• JC says:

    No GUEST in my home is expected to follow the family's day to day habits. And I usually put on shoes myself when dressing for visitors. I've been to “no shoes in the house” homes and have been very uncomfortable the entire time. It is totally obvious where the priorities lie in those homes. As for me, I keep hosed and swept doormats at all the entries to my house and just pray the guest hasn't steeped in dog poo walking up to the door. 🙂

  • breezyred says:

    A lot of people suggested a basket by the door, but I didn't read anything about a bench or a chair. Some people wear more complicated shoes to put on or take off or are not as dexterous as you may be. My mom has a heck of a time at my in laws who have a no shoe house because she wears her sneakers tied tight and usually takes her shoes off while she is sitting on the couch. Also, they just recently started putting out slippers, but they are all the free ones from hotels. They are super slick on tile and wood and are all one size, so it can get dangerous walking around. Slippers are a great idea, just make sure they have a non skid sole.

    We are a no shoe household too, but we not yet set up a system for guests, so we never enforce it.

  • Jules says:

    We have a basket by our front door for people to put their shoes in even though we don't have a rule about no shoes. I did have a friend who had a bench by their door & would ask people to leave their shoes at the bench & they had slippers for guests to put on if they wanted. It was so thoughtful of them especially in the winter months when our piggies might get a little chilly.

  • Jenn says:

    I can think of few things more rude than having someone push a new visitor into taking off their shoes when they would really rather not. What if their feet stink or they have foot issues? My dad wears prosthetic legs and taking his shoes on and off takes quite a bit of effort, not to mention a shoe horn. No one knows he's missing his feet unless he's wearing shorts.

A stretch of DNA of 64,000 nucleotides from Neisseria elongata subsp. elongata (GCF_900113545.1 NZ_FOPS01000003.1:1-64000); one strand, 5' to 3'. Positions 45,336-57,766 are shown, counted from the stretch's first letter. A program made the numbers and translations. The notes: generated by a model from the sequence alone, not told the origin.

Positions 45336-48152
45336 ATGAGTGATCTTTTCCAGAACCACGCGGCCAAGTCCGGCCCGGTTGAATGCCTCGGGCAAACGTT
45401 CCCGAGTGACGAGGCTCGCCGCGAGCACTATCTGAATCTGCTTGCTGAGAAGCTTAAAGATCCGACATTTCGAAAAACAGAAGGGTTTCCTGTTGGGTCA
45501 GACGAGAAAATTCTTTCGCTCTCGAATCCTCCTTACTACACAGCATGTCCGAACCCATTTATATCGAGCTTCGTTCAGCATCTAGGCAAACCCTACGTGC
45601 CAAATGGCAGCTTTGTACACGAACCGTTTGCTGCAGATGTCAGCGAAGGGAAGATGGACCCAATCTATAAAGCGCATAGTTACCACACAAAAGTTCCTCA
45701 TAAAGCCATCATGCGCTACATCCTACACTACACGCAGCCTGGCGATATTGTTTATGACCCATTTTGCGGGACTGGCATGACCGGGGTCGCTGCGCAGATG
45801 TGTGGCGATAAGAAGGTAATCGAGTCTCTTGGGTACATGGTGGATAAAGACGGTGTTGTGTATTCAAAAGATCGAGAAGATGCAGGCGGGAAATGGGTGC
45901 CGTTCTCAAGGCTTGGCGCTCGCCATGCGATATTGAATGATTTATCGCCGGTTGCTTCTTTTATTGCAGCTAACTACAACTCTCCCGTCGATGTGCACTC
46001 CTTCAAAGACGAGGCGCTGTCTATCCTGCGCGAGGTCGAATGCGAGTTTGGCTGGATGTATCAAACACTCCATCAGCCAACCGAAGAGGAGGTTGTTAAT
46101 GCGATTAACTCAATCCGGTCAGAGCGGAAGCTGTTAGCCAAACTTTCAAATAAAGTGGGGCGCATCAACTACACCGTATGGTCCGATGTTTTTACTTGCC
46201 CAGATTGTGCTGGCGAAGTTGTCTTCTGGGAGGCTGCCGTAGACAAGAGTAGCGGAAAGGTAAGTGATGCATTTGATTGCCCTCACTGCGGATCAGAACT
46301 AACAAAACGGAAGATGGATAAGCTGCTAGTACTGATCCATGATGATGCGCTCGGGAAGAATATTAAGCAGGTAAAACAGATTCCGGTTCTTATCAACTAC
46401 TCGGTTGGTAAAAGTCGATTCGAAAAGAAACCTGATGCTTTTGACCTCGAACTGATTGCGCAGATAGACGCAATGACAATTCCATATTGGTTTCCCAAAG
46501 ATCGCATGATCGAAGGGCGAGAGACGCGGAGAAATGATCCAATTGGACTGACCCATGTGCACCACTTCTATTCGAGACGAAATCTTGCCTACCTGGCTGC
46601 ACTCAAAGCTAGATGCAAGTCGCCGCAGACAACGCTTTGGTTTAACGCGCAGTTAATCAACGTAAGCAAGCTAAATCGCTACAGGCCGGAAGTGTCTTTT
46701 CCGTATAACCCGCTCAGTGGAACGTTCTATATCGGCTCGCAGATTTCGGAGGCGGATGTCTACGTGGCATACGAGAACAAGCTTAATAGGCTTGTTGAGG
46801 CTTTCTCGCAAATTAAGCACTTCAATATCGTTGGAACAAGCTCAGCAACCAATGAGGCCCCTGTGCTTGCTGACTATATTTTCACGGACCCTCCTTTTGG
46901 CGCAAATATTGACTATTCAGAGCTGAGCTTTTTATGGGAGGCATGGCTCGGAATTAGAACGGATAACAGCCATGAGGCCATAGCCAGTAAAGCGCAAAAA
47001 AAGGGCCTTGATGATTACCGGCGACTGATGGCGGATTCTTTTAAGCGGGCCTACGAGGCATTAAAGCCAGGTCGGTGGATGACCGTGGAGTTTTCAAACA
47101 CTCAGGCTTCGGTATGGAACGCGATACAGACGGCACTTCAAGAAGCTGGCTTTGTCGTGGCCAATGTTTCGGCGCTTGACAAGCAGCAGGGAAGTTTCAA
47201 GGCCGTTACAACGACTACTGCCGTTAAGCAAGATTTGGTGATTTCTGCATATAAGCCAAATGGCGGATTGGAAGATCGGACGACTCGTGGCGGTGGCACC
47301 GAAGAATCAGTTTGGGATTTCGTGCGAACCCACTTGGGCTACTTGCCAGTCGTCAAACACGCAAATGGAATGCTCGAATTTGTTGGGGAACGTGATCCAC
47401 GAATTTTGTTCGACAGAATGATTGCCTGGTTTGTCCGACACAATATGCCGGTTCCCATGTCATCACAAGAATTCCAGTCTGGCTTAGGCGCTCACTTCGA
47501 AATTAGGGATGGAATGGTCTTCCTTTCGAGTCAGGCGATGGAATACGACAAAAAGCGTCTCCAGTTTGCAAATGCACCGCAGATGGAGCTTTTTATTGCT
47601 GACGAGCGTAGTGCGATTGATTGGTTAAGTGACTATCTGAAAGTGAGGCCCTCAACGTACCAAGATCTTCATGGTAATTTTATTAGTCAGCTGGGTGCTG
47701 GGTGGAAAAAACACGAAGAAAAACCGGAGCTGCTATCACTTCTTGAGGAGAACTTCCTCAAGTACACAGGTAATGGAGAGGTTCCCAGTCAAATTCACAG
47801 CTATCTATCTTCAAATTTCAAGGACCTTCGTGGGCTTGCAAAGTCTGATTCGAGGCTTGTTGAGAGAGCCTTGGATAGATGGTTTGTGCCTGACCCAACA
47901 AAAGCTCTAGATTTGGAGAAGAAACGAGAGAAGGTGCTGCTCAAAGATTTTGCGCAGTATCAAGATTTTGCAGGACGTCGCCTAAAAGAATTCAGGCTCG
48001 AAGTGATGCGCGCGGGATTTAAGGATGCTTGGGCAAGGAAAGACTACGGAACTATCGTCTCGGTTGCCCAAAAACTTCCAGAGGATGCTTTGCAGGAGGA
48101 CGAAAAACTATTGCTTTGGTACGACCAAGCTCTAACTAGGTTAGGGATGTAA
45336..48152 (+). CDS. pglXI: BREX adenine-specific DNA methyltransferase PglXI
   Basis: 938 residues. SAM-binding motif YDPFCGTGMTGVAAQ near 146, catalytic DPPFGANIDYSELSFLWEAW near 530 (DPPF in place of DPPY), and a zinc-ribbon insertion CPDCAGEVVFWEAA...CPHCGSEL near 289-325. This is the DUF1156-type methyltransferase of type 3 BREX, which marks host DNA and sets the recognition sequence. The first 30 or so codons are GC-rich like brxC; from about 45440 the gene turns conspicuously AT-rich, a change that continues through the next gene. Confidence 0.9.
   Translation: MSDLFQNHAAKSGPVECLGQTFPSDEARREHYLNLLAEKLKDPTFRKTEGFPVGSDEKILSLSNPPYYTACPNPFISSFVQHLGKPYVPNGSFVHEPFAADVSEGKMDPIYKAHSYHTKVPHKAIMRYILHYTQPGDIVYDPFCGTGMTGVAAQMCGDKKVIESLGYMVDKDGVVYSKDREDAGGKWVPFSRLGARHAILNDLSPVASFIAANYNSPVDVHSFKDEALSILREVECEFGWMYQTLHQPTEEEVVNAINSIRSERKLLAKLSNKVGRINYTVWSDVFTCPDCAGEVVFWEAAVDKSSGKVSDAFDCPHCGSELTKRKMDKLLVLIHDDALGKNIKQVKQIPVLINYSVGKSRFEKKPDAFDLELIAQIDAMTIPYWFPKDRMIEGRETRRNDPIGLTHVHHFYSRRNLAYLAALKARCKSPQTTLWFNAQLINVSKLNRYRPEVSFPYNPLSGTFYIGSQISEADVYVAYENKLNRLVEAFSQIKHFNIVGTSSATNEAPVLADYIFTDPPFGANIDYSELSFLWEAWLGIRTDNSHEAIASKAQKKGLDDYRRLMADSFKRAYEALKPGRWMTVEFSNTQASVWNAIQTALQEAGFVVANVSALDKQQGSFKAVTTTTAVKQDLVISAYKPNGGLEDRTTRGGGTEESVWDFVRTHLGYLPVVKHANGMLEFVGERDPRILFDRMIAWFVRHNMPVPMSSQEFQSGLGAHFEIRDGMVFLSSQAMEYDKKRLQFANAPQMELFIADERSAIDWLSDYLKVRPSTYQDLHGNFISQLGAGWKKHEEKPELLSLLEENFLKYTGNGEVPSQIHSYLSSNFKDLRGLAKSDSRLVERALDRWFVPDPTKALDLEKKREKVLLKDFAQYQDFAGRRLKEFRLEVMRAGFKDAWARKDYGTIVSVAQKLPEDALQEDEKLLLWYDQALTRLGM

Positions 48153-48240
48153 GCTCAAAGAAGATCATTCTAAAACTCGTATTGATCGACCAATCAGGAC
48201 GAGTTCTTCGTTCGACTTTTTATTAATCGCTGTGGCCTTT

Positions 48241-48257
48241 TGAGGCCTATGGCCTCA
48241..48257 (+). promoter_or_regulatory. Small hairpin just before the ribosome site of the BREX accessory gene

If the guest is there for a tour of your house, I think it's fine to ask them to remove shoes but if they are not going further than the front room or kitchen, I think it's up to the visitor.
    They may be more than willing to remove their shoes on their own if they see a place to put shoes by the door. Many people do it out of habit anyway. Give them hints like a shoe rack, but don't expect it. However, I do think frequent visitors, close friends and family can be expected to follow the rule! Except my dad, of course 😉

  • Amanda Nowak says:

    We are renters with carpet (cry), but everyone I know who has a no shoes policy normally has either a line of shoes or a basket of shoes and people (considerate people) get the hint when they walk in. I think it's totally acceptable to politely ask them to though.

  • My husband is Japanese so we've always taken shoes off when coming inside… but really with little ones in the house it makes it easy to ask guests to do the same! I usually mention we have a little baby so please take your shoes off. A few times I was busy when guests came in and missed that window to ask, then it was awkward to bring it up when they were already sitting down! Ha! After that I got a shoe bench to put by the front door 🙂